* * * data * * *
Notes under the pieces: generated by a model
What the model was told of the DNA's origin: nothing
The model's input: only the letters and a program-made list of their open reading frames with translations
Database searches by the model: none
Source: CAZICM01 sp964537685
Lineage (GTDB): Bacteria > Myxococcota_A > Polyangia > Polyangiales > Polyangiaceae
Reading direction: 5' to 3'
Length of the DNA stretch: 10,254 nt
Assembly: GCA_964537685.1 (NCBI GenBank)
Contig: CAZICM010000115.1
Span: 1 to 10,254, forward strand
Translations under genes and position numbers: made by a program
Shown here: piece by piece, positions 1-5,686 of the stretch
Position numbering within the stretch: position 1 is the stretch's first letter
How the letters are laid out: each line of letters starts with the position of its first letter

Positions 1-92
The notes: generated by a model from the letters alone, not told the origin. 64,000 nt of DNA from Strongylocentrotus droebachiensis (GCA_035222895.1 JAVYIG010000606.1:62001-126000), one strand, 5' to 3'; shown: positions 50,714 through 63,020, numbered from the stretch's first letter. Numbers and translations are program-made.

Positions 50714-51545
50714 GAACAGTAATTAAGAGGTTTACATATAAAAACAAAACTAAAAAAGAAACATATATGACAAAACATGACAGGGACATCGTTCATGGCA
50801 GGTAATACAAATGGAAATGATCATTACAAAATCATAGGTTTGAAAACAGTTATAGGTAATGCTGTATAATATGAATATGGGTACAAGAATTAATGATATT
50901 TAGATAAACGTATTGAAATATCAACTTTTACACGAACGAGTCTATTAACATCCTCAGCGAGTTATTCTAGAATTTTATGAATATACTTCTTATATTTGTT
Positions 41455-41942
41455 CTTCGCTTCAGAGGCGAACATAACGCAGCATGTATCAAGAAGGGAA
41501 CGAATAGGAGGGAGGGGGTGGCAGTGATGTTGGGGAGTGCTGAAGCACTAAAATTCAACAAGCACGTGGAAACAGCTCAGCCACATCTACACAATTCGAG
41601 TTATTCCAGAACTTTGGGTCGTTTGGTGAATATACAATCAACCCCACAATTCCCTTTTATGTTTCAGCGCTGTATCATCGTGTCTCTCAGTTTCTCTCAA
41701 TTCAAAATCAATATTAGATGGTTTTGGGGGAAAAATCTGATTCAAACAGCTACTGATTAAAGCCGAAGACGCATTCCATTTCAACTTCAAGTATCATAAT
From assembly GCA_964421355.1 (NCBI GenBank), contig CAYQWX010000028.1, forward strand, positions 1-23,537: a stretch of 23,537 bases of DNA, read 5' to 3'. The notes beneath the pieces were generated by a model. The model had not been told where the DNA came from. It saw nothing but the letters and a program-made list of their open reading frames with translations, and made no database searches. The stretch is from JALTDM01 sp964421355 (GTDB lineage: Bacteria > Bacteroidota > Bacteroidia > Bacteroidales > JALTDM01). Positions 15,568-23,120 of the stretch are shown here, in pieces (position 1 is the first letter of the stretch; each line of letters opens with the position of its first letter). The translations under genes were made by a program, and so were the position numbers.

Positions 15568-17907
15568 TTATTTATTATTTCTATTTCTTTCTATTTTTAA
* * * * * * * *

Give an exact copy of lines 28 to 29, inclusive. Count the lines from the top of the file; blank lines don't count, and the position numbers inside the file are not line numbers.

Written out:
Positions 15568-17907
15568 TTATTTATTATTTCTATTTCTTTCTATTTTTAA